The campaign conducts daily cleanups of rubbish and litter along the historic riverfront in Varanasi. Animal carcasses and dead bodies are removed, too, while in Kanpur the Eco-Friends group has done the same. As a result of the Public Interest Litigation filed by Eco-Friends in 1997, several landmark orders have been passed to address critical issues of Ganga pollution, including closure of 200 odd polluting industries and initiation of action to address the limitations of the Ganga Action Plan. Eco-Friends has worked in the Jajmau region of Kanpur where toxic chemicals have entered acquifers and the food chain, causing a host of skin diseases for the people in the region.
In Varanasi, meantime, deep water wells have been drilled to provide fresh water for villages where Ganga contamination had entered the groundwater system, causing skin diseases and other ailments.
Public awareness drives are underway both in Varanasi and Kanpur dealing with the root causes of pollution and the lack of fresh drinking water. In Varanasi the Campaign and the Sankat Mochan Foundation have presented a feasibility study for a non-electrical wastewater system that is meant to deal with the crucial 7 km stretch of river along the ghats. This study was devised in cooperation with the University of California in Berkeley. Water would be treated biologically in ponds through a process of photosynthesis.
We’re presently conducting workshops in Ganga Basin cities dialoging with local council people and other groups about their rights under the 74th Amendment to the Indian Constitution. This enables local councils to themselves decide what sort of environmental actions they want to take – a right that is frequently usurped in Uttar Pradesh and Bihar by their state governments. Our civil governance program is funded by the Asia Foundation in San Francisco.
Lack of political will
Meantime the central government, despite tragic blunders, does know how to clean the Ganga. It knows which town and industrial area generate exactly how much sewage and effluent. It knows which technologies are available to treat this waste. It knows which industries are the culprits.
This government also knows that more than 200 million lost workdays annually costing 8.3 billion dollars are due to waterborne diseases. And it knows that India’s fresh water resources are likely be exhausted by 2025 if present population trends persist. As things stand, nearly half of all Indians have to make do with palmfuls of muddied water while the other half guzzle aerated beverages.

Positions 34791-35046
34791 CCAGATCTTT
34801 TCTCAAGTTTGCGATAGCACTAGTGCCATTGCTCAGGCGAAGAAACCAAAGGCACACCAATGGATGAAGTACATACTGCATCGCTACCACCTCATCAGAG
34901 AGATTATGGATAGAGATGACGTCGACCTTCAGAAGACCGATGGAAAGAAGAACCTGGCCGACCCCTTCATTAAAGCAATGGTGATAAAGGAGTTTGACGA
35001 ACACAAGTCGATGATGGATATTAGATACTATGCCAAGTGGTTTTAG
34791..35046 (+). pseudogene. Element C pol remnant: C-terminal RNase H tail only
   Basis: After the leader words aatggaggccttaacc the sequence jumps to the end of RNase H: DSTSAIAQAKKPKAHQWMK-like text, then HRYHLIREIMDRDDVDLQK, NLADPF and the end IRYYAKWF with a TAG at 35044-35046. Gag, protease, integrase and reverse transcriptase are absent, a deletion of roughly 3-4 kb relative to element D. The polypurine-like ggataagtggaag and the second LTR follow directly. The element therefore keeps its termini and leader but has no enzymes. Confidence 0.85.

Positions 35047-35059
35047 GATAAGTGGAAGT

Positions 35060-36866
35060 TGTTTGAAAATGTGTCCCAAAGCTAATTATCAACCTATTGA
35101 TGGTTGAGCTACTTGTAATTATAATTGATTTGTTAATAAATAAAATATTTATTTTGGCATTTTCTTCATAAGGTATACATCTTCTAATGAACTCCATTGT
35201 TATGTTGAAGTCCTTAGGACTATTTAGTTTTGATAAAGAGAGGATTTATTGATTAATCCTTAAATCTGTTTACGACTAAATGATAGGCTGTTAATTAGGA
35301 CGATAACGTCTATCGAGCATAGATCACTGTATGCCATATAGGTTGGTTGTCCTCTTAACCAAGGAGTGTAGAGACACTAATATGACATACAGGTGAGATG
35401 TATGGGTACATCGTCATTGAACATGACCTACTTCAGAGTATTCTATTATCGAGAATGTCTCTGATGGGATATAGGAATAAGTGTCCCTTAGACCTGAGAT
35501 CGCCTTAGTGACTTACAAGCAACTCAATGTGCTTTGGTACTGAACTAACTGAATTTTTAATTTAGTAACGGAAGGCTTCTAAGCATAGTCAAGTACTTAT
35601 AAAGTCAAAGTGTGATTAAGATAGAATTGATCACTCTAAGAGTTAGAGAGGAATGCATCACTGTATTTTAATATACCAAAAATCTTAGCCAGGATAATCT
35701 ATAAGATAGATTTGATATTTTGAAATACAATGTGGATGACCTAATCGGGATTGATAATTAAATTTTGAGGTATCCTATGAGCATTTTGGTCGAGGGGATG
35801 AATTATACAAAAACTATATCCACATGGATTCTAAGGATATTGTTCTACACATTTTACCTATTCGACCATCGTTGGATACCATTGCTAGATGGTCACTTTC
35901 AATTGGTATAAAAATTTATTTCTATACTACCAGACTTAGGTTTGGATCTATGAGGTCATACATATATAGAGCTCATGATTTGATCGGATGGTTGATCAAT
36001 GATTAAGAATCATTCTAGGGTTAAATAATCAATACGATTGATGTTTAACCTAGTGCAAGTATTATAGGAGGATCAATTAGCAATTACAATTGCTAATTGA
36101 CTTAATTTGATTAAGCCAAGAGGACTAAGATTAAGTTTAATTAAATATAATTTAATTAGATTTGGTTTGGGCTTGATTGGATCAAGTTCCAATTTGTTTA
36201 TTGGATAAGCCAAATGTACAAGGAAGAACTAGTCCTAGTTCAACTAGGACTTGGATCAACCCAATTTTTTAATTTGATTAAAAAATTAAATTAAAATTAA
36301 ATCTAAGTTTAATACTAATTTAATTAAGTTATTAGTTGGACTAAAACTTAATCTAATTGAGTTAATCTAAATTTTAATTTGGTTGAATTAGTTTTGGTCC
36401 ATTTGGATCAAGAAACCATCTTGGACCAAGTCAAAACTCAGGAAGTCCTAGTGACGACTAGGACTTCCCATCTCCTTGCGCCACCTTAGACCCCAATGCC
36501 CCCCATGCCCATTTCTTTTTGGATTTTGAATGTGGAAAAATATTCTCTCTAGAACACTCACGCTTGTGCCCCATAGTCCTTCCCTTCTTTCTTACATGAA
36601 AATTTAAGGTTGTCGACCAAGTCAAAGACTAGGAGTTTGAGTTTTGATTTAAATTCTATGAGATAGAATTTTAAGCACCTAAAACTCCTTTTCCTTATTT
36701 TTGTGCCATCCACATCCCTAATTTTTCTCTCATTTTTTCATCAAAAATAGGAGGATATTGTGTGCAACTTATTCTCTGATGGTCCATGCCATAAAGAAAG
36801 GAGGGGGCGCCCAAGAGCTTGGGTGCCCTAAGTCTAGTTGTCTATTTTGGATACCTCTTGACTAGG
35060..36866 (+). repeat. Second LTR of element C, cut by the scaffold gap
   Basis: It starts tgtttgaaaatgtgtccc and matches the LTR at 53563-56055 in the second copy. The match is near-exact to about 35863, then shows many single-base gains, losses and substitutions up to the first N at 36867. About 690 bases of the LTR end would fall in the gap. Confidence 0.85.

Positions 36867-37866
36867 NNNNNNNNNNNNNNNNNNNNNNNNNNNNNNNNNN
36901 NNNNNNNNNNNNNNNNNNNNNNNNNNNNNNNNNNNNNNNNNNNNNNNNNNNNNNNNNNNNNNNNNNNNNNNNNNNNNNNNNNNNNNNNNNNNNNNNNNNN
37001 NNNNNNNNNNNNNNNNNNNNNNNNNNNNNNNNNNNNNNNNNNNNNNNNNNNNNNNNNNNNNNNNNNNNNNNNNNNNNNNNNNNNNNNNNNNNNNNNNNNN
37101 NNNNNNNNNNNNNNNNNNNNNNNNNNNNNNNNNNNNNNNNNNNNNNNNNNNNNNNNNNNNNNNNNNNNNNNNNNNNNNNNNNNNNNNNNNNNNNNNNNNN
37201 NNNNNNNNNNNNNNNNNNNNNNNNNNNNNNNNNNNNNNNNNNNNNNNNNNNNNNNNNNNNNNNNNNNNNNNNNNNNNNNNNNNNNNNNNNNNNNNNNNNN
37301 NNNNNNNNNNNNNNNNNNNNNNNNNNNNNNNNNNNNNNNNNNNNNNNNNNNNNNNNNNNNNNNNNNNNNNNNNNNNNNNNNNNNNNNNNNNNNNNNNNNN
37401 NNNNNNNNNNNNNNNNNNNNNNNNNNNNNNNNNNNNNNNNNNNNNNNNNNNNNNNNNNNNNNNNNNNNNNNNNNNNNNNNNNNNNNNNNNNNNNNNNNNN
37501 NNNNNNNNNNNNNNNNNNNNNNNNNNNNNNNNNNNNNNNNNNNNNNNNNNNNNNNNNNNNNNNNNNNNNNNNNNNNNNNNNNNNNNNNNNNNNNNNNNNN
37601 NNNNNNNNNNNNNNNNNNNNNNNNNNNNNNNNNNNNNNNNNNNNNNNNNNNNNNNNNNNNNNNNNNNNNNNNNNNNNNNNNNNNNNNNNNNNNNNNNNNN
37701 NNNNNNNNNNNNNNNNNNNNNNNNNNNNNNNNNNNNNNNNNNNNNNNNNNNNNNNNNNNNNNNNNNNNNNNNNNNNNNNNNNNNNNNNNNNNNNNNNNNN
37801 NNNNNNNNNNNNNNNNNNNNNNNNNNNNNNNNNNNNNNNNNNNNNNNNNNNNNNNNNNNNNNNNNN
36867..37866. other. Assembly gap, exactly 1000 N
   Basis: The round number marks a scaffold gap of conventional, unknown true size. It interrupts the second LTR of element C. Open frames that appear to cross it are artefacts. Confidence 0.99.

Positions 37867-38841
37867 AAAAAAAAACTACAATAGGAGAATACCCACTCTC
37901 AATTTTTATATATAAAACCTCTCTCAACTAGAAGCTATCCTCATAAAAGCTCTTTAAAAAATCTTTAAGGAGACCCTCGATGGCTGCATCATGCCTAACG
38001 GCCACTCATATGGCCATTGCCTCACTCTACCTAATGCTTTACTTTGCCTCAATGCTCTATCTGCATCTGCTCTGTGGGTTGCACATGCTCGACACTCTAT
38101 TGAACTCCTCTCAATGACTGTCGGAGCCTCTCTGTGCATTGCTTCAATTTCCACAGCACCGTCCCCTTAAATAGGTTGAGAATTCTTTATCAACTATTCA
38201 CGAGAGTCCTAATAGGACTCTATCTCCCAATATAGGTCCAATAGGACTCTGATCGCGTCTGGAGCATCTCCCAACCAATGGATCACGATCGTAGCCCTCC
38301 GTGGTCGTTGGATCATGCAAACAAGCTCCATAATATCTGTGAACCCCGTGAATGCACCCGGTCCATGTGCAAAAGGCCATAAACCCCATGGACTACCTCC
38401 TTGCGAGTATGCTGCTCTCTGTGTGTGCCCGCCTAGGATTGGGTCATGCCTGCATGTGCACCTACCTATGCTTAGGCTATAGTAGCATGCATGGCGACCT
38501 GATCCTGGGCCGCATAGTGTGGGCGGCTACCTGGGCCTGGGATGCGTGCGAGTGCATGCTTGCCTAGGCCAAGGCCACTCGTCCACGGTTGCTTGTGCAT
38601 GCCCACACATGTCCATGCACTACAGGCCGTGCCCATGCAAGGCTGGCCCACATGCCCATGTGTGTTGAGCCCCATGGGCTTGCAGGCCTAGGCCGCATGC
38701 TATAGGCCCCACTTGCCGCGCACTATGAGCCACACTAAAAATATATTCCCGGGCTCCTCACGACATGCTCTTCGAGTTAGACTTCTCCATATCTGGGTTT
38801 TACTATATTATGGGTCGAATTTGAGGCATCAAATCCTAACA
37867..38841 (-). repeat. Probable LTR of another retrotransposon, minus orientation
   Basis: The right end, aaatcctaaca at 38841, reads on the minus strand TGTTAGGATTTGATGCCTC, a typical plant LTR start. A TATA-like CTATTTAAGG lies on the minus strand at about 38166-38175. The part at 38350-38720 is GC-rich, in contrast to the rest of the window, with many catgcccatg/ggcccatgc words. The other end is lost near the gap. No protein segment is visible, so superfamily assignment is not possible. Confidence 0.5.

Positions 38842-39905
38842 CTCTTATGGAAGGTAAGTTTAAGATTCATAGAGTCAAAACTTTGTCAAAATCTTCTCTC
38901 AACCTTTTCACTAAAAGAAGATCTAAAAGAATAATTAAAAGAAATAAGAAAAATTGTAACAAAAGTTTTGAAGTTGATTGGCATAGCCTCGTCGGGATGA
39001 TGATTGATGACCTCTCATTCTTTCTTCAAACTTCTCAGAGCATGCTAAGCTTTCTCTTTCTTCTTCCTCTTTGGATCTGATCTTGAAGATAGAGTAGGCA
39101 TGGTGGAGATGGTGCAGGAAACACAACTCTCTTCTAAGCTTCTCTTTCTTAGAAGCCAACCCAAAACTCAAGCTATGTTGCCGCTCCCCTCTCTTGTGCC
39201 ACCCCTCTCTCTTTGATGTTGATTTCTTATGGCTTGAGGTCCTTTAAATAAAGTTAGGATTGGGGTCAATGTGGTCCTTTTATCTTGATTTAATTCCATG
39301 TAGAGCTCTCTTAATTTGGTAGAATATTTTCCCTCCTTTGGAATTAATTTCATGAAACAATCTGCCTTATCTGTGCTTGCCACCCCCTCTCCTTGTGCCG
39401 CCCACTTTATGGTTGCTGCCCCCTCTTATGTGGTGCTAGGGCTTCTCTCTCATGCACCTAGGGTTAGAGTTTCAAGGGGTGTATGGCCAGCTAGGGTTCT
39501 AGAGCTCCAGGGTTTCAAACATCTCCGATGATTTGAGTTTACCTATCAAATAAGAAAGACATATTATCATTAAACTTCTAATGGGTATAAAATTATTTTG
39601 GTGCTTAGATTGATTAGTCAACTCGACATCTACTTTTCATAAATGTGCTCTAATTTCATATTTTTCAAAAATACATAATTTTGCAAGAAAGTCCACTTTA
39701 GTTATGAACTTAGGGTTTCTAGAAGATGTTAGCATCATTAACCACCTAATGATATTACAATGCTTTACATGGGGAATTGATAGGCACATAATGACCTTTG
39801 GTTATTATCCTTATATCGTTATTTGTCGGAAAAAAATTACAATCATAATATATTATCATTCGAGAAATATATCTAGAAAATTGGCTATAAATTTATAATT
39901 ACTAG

But nothing happens. Official silence about the Ganga is deafening. The fact is, no Indian river has been cleaned in the 54 years since independence. And if history teaches us anything, we learn that no great river in the world – be it the Thames, Rhine or Hudson – has ever been cleaned without public pressure smashing through the firewall of political apathy.
Cleaning the Ganga is not on the political agenda of any party in India. Only public pressure can put it there. Only you can do that. And then something will happen.
When the dying must stop
But long before then, the deaths of children from waterborne disease must stop. We must stop that, now. The people of India have the means to provide medicine for each and every child and adult suffering from diarrhoea and gastrointestinal diseases.
So our Swatcha Ganga campaign has two main objectives. We’re going to set up health and info camps along the Ganga where people sickened from waterborne diseases will get the appropriate medicines. These medicines have been promised to the Campaign free of charge, with doctors also on hand as volunteers.
The second objective is to get the government serious about river pollution, starting with the Ganga. With 103 cities dumping raw sewage into India’s lifeline, the first step is to stop it. Yes, stop it. There are laws about this. The laws must now be upheld. Swatcha Ganga plans to instigate appropriate legal actions to speed things along.
To do this, we need your support. We need Ganga Ambassador chapters in every city. We urgently need volunteers in Kanpur and Varanasi. And we definitely need generous donations from every concerned person in India. Even with the most dedicated volunteers, campaigns do cost money.
We have other aims, too. We want to persuade the President of India to seek a vision for Ganga. You’ll find a petition you can sign that thousands of students have already signed, to be sent to President Kalam.
On World Water Day in March every year we visibly hold hands in a human chain, fighting for the right of the Ganga to be pure. And for the right of every child and adult of Ganga to be healthy. More than 20,000 people formed a human chain along the ghats last in Varanasi. Now we want chains in other cities.
But above all we want the message to get through loud and clear. Most water-sickened children and adults in India are victims of river pollution. Ganda Lal. (dirty water) That’s despite the fact that the financial and technical resources are all there, to clean the Ganga and every river in India. The Government knows this. Foreign governments know this. And you and I now know it, too.
Please, do join hands with us.
Roger Choate is international coordinator of the Campaign for a Clean Ganga